(Photo: Gilles Petard/Redferns)
Born in Detroit on June 30, 1943, Florence Ballad is famously noted as one of the founding members of the female vocalist group the Supremes.
Ballad’s musical career began in high school through singing in small talent shows alongside her childhood friend and would-be group member Mary Wilson. After being spotted while singing on her porch by a local talent scout, Ballad, along with Wilson, Diana Ross and Betty McGlown, formed the Primettes.
However it was not until 1961 when the group auditioned for Motown Records and was signed as the Supremes, a name chosen by Ballad.
Seventeen at the time, Ballad belted the lead vocals to the hit “Buttered Popcorn” and according to Wilson, Ballad’s vocals were so loud that she was directed to stand 17 feet away from the microphone during recording sessions. Ballad’s lead on the song “People” became her signature performance on stage for several years and she sang on 16 Top 40 hits.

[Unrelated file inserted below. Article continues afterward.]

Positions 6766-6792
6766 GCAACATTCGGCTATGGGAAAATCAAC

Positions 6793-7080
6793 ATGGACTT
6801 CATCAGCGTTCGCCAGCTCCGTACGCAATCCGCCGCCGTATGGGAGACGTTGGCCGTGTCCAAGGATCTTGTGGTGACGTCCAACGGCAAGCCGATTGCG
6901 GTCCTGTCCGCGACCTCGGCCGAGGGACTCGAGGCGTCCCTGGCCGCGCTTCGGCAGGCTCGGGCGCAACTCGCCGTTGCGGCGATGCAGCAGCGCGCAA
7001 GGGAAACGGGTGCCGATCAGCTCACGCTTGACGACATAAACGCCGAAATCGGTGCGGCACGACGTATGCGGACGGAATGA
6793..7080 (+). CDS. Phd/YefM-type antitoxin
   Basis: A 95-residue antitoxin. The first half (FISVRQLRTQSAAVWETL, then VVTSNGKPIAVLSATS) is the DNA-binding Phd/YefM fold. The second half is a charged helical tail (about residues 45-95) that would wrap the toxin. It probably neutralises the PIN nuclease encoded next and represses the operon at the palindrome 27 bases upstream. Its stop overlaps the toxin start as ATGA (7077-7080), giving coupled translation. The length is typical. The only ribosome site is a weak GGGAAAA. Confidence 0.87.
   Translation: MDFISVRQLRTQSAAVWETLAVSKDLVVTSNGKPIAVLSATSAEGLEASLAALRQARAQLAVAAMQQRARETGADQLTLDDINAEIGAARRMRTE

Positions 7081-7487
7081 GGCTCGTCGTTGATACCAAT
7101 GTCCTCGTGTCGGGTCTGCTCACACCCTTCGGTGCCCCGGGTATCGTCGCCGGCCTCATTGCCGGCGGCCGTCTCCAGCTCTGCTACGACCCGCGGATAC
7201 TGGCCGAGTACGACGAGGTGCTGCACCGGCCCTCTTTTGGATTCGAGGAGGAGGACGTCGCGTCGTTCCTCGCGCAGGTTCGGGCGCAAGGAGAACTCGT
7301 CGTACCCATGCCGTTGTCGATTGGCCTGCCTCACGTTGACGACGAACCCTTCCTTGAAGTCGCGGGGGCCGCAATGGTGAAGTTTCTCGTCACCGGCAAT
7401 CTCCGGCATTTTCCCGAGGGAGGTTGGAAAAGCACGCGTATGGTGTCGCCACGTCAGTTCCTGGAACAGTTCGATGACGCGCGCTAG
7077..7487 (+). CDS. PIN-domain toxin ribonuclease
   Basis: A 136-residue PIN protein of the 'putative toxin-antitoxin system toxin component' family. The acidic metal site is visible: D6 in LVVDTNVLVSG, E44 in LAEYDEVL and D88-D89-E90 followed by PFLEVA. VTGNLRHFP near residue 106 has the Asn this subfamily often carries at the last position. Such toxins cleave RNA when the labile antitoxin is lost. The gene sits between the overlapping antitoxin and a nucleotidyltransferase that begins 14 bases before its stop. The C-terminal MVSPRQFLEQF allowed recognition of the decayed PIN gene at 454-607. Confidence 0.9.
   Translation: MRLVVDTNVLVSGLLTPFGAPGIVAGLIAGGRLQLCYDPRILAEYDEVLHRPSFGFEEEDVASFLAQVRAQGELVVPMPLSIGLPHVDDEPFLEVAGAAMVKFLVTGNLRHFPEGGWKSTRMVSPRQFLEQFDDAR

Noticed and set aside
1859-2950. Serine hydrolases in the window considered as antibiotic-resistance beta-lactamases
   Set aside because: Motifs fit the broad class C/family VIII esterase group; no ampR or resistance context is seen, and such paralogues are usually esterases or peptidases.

After an ongoing dispute with Motown, Ballad’s last performance with the trio was in Las Vegas in 1967.
While Ballad’s life is marked with a successful musical career, she was also confronted with tragic lows. Ballad was raped at knife point at age 17 by a local high school basketball player in an empty Detroit parking lot.
After leaving the Supremes, Ballad’s musical career plummeted and she died at age 32 of a blood clot on one of her coronary arteries on Feb. 22, 1976.
Still, Ballad’s short life is recognized as a large musical contribution to the fans of the Supremes throughout the world.
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